On page 19, the Guidebook describes one of the most frequently cited examples of natural selection, in a section titled “Ongoing Evolution Among Darwin’s Finches.” Here is the complete text:
A good science teacher might employ humor to illustrate the fallacy of extrapolation here. “If the average length of finch beaks in a population increases five per cent following drought years, and droughts occur every ten years, how long will it take the beaks to grow from an average of one inch in length to ten feet, or for finches to become eagles?” It is no wonder that the Guidebook’s authors did not quote the title of the Grant’s 1987 paper in Nature, “Oscillating Selection in Darwin’s Finches,” because that would have signaled to teachers, and perhaps also to bright students, that the finch-beak example involves no continuing directional change at all. The drought year in question was followed a few years later by floods, and the average beak size promptly went back to normal. But even if finches did grow steadily larger for a time, would this show that they can change into something completely different?
This example is not taken out of context, nor is it atypical. It follows the thesis of The Beak of the Finch, by Jonathan Weiner, a book that won the Pulitzer Prize in 1995 and has been enthusiastically recommended to the public by leading authorities, including the president of the National Academy of Sciences. It is easy to see why the Darwinists feel they have to present evidence in a selective and slanted manner. Under any kind of objective analysis, it would become apparent that the Darwinists have never discovered a mechanism capable of creating new complex organs, or changing one kind of body plan into another. (The finch-beak example is given top billing in the textbooks precisely because the other known examples of observed natural selection are even less impressive.) The Darwinist educators are determined to persuade rather than to educate, and so their textbooks have to bluff.
If a stock promoter drafted a prospectus the way the Guidebook presents the finch-beak story, by padding assets and concealing liabilities, purchasers would be entitled to recover damages for fraud and the promoter might go to jail. Yet scientific materialists do not consider such presentations to be dishonest, for the same reason that they do not consider it dishonest to omit from the high-school textbooks (as they do) any mention of the sudden and mysterious appearance of the animal phyla in the Cambrian explosion. Specific evidentiary problems can’t be all that serious, they reason, since some materialist process has to have done all the creating regardless of the evidence. If the mechanism that produced the Cambrian explosion is not yet fully understood, this is a problem for advanced researchers. Students can’t be taught everything at once, and to avoid encouraging them in unsound ways of thinking it is best not to make them aware of the kind of evidence that causes people to form doubts.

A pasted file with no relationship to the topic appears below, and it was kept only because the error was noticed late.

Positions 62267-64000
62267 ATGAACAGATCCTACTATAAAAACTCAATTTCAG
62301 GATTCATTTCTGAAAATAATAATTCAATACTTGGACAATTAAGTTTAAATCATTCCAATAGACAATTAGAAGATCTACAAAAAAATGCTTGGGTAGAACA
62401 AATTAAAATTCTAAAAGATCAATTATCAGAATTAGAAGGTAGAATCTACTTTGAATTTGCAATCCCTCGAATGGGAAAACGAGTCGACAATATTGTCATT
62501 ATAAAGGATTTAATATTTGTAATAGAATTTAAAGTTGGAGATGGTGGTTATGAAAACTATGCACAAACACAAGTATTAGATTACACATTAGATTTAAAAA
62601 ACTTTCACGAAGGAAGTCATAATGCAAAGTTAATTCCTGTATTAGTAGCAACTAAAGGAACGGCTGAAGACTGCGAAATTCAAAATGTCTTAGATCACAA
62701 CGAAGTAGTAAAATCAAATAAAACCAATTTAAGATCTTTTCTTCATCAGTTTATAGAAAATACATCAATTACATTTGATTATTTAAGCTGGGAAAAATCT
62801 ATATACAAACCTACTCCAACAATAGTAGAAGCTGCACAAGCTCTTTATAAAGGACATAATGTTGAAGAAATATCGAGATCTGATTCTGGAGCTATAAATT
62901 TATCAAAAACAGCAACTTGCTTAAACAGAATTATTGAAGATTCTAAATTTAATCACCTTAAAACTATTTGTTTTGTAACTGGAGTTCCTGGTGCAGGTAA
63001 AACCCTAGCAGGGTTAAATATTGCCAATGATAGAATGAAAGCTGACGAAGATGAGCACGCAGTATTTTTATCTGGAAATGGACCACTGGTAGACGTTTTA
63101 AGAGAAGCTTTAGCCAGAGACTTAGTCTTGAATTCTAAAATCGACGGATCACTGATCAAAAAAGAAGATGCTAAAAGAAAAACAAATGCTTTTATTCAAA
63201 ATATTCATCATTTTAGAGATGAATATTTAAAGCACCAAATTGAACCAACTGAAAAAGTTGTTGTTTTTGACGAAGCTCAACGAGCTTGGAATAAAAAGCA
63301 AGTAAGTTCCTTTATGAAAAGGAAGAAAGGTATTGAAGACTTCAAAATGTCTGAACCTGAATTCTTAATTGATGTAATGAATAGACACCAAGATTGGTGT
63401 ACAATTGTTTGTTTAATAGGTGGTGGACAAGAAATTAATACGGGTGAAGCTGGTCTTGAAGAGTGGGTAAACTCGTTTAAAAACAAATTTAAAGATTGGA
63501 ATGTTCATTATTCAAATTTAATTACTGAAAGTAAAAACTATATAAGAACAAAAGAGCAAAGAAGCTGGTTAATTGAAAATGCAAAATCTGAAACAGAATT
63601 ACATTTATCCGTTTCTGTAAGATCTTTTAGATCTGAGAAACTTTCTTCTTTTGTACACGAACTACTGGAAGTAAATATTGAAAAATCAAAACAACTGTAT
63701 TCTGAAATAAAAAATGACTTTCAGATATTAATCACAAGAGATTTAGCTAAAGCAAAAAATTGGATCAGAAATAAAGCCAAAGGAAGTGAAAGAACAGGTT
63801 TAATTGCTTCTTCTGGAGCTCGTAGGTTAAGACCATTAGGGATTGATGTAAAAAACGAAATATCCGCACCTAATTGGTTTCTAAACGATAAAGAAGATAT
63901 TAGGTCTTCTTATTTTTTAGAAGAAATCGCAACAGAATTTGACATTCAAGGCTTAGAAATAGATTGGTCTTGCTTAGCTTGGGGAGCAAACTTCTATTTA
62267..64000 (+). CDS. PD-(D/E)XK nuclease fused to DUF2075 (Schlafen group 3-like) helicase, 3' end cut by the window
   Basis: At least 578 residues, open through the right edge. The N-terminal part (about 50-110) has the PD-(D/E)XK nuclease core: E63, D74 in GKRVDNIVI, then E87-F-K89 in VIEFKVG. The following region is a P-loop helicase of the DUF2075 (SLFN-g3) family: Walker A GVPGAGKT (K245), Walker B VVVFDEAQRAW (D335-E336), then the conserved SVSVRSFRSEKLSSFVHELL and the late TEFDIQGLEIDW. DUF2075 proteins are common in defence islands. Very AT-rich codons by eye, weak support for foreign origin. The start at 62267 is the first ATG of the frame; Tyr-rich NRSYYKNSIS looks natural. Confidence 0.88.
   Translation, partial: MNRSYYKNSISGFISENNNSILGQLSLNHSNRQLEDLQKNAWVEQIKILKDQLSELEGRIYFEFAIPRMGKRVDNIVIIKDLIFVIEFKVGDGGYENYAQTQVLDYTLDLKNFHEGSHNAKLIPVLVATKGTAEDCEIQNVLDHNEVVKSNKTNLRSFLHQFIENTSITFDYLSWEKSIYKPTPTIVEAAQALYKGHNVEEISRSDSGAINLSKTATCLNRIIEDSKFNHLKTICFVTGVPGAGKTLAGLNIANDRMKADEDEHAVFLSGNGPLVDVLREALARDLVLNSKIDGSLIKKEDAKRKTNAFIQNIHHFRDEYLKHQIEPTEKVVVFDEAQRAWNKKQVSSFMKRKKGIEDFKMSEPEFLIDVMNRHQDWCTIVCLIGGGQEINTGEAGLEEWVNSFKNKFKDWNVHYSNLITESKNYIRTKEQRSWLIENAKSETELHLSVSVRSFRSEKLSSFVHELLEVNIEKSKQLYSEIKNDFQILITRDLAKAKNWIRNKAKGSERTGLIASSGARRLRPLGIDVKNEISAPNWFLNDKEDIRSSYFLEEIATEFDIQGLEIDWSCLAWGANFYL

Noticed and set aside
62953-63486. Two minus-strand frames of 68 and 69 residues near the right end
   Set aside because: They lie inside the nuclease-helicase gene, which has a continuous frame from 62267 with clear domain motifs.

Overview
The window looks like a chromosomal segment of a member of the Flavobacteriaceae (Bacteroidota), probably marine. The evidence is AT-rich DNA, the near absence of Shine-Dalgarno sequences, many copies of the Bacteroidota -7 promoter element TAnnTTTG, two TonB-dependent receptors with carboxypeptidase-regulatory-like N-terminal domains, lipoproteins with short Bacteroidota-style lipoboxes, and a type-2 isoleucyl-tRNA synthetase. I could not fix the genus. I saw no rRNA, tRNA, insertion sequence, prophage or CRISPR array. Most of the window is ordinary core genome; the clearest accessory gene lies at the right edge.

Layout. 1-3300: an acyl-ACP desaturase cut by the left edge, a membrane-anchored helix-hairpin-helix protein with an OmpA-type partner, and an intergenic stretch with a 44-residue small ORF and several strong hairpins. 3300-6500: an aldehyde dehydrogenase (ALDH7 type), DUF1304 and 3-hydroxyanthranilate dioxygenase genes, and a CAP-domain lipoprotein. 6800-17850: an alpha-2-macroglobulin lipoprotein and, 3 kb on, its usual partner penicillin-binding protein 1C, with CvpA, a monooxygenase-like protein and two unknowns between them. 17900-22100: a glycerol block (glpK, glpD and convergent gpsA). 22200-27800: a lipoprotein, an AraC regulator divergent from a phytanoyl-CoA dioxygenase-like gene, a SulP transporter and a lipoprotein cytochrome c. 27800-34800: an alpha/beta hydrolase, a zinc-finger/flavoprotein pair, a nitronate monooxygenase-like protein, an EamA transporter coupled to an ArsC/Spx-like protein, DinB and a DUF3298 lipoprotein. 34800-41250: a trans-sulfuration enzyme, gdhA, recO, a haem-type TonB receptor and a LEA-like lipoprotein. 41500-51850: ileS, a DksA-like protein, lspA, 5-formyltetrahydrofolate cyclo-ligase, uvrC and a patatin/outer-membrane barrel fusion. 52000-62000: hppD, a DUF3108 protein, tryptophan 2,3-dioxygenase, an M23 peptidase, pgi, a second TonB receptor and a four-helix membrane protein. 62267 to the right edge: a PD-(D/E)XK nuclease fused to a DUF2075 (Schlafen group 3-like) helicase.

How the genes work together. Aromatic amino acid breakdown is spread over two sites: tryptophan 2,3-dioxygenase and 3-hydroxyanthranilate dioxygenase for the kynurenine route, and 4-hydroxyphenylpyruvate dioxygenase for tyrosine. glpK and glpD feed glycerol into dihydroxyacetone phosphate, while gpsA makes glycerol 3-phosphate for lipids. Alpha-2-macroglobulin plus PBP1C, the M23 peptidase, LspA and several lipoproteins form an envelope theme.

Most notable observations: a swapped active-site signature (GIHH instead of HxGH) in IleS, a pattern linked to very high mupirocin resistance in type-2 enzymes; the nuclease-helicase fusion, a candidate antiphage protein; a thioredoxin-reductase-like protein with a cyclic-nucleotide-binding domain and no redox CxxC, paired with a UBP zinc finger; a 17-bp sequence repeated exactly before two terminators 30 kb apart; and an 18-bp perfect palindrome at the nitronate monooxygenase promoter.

I could give many other examples of how Darwinian educational materials present scientific evidence selectively or misleadingly, but for my second example I would rather discuss an important sin of omission. Readers today are virtually assaulted with books by eminent scientific authorities presenting a materialist and determinist worldview in the name of science. The Harvard zoologist Edward Wilson’s 1998 book Consilience argues that not only scientists but also theologians and literary scholars should base their work strictly on Darwinian assumptions. Philosopher Daniel Dennett describes Darwin’s theory as a “universal acid; it eats through just about every traditional concept and leaves in its wake a revolutionized world view.” (The view that God is a valid source of moral standards is one of those traditional concepts that Darwin’s theory eats through, notwithstanding the vague reassurances science educators provide for religious parents.)
Influential evolutionary psychologists like Steven Pinker and Robert Wright describe human behavior as the product of genetic programs honed by natural selection, while eminent evolutionists of the political left, such as Stephen Jay Gould and Richard Lewontin, describe evolutionary psychology as a pseudoscience honed by prejudice. Molecular geneticists propose projects to alter the human genome, at first to eliminate specific genetic defects and then eventually to improve the species overall. They see no reason to respect the existing design of an organism that was produced by unintelligent mechanisms that could hardly be expected to do the job right.
Behind all the specific controversies lies one important question that the educators systematically evade. Are evolutionary and materialist assumptions merely a convention of scientific investigation, or are they valid for all purposes? When science educators are trying to justify excluding non-materialistic thoughts from the science curriculum, they tend to portray science as merely “one way of knowing,” with the implication that other ways of knowing are equally valid. When you press them to specify which other ways of knowing are as valid as science, they can’t think of any examples. It turns out that what they really mean is that science is the only way of knowing, and outside of science there are only subjective beliefs and feelings. A typical comment is that one can “feel” a sense of awe or beauty towards some object like the rainbow, even though we know through scientific investigation how the color spectrum is produced. Religious “faith,” aesthetic “feelings,” and moral “beliefs” are continually contrasted with scientific “knowledge,” a division that assumes that only science provides truths that are valid for everybody.